Author(s): Shintani H
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Abstract Sterilization of polyurethane (PU) produces 4,4'-methylenedianiline (MDA), a known carcinogen, and various other compounds. The relationships of the components of PU to the formation of these compounds by sterilization were studied. Specimens of PU fabricated from different combinations of isocyanates and polyols were obtained from dialyzers. The molecular weight of the particular polyol was found to influence the production of MDA by sterilization. Sterilization also produced many unidentified compounds. MDA production was not always associated with the production of the other compounds. Compared with gamma-ray irradiation and ethylene oxide gas (EOG) sterilization, autoclave sterilization eluted more hydrophilic compounds. This phenomenon was significant for PUs produced from smaller-molecular-weight polyols. The combination of autoclave sterilization and a PU produced from a larger-molecular-weight polyol is recommended to minimize the production of potentially toxic compounds. Of the techniques studied, EOG sterilization produced the least amounts of MDA and the other compounds, but the residue of EOG is itself problematic. The risk posed by the amounts of MDA extracted was not significant, but the biological safety of the other compounds remains to be determined.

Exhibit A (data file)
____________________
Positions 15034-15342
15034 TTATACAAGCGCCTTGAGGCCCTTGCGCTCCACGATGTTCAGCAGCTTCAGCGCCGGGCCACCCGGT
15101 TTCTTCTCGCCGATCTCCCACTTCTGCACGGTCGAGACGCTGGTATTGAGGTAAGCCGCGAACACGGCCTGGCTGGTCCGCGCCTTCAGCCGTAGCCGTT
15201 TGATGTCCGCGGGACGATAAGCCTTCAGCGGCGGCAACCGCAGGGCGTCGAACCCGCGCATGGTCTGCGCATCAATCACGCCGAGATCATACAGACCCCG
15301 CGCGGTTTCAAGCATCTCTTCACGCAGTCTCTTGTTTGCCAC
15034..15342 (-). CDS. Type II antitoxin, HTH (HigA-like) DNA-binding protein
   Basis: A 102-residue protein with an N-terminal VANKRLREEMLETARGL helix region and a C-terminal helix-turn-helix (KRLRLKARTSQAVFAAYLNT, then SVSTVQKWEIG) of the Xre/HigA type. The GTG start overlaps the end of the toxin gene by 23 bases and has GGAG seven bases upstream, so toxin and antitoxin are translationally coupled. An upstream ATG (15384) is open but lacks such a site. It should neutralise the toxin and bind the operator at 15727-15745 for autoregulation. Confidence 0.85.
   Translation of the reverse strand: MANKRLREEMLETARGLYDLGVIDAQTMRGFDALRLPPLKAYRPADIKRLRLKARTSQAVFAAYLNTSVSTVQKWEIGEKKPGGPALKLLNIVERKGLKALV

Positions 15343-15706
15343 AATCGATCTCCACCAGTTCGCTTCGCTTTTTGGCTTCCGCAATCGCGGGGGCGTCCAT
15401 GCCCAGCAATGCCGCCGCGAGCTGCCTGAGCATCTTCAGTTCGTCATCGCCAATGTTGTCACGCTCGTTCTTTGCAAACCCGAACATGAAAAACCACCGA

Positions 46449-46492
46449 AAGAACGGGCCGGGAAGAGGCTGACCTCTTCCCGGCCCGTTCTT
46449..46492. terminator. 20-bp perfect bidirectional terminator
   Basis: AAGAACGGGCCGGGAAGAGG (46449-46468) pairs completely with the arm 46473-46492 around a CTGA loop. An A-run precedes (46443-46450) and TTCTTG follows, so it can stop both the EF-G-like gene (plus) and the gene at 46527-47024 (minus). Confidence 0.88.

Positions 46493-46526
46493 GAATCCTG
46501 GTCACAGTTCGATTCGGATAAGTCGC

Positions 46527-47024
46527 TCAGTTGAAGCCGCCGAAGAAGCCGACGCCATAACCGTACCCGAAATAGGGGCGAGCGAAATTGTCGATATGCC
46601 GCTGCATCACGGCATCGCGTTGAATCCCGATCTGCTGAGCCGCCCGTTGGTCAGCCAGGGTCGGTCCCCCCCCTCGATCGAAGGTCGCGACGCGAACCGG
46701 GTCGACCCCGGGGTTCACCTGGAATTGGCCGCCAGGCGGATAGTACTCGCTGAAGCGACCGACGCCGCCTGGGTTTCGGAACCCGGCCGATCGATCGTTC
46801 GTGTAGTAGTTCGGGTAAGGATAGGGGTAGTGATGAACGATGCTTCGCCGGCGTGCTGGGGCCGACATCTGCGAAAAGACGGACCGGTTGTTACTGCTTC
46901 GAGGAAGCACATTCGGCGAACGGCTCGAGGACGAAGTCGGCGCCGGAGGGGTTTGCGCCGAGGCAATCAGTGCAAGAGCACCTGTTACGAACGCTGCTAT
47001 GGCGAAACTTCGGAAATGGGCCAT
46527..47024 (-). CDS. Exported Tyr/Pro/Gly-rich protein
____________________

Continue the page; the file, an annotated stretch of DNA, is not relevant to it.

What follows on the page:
This article was published in Biomed Instrum Technol
and referenced in Pharmaceutica Analytica Acta